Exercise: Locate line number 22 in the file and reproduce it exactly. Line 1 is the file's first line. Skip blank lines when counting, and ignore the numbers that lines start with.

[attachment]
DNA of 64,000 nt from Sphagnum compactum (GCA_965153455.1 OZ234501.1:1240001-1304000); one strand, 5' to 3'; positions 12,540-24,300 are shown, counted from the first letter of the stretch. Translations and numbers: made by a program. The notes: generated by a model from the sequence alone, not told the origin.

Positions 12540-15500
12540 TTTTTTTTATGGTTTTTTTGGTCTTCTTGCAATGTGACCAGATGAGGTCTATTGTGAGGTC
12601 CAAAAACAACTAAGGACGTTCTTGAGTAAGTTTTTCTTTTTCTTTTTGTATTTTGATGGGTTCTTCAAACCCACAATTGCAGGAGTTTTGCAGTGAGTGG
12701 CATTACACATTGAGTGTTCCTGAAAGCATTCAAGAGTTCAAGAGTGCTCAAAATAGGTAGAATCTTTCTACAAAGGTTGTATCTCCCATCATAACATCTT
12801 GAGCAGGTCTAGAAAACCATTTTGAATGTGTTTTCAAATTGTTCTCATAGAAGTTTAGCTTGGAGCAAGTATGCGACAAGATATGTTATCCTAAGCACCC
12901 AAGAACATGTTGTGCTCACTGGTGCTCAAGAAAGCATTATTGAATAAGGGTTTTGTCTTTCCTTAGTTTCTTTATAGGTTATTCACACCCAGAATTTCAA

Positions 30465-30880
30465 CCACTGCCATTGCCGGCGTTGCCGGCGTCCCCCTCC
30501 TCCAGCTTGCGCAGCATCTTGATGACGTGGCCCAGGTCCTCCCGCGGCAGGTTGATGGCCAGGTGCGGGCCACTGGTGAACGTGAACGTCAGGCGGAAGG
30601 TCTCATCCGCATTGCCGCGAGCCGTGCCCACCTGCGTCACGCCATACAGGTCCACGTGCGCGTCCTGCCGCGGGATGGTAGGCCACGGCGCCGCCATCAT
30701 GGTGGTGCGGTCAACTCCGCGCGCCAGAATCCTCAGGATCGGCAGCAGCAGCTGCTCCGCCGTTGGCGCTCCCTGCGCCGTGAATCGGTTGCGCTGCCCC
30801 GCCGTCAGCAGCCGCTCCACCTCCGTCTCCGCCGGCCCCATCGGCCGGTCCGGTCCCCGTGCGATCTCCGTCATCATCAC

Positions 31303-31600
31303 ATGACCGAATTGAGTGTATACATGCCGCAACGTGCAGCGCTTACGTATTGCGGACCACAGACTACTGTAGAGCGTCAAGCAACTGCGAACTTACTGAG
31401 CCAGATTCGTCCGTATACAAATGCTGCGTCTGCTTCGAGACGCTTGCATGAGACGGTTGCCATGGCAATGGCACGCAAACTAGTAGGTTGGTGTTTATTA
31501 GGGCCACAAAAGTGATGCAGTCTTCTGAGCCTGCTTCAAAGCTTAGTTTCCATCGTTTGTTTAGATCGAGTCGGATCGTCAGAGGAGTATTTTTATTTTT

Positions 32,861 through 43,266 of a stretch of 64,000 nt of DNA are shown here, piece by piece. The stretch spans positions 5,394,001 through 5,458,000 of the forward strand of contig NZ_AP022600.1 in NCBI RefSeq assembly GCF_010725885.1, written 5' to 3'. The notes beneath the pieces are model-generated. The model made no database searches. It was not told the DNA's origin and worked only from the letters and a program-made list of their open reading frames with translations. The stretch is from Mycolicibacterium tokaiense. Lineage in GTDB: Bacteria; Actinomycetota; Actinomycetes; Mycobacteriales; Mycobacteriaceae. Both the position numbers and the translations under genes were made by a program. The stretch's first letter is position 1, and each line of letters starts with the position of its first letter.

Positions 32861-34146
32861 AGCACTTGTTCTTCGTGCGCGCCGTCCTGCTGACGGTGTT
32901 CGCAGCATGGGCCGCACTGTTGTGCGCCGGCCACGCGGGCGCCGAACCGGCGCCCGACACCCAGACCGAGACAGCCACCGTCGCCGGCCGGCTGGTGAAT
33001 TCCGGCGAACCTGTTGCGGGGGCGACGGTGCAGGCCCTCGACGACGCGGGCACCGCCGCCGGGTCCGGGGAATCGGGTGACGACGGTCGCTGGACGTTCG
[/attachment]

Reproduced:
33001 TCCGGCGAACCTGTTGCGGGGGCGACGGTGCAGGCCCTCGACGACGCGGGCACCGCCGCCGGGTCCGGGGAATCGGGTGACGACGGTCGCTGGACGTTCG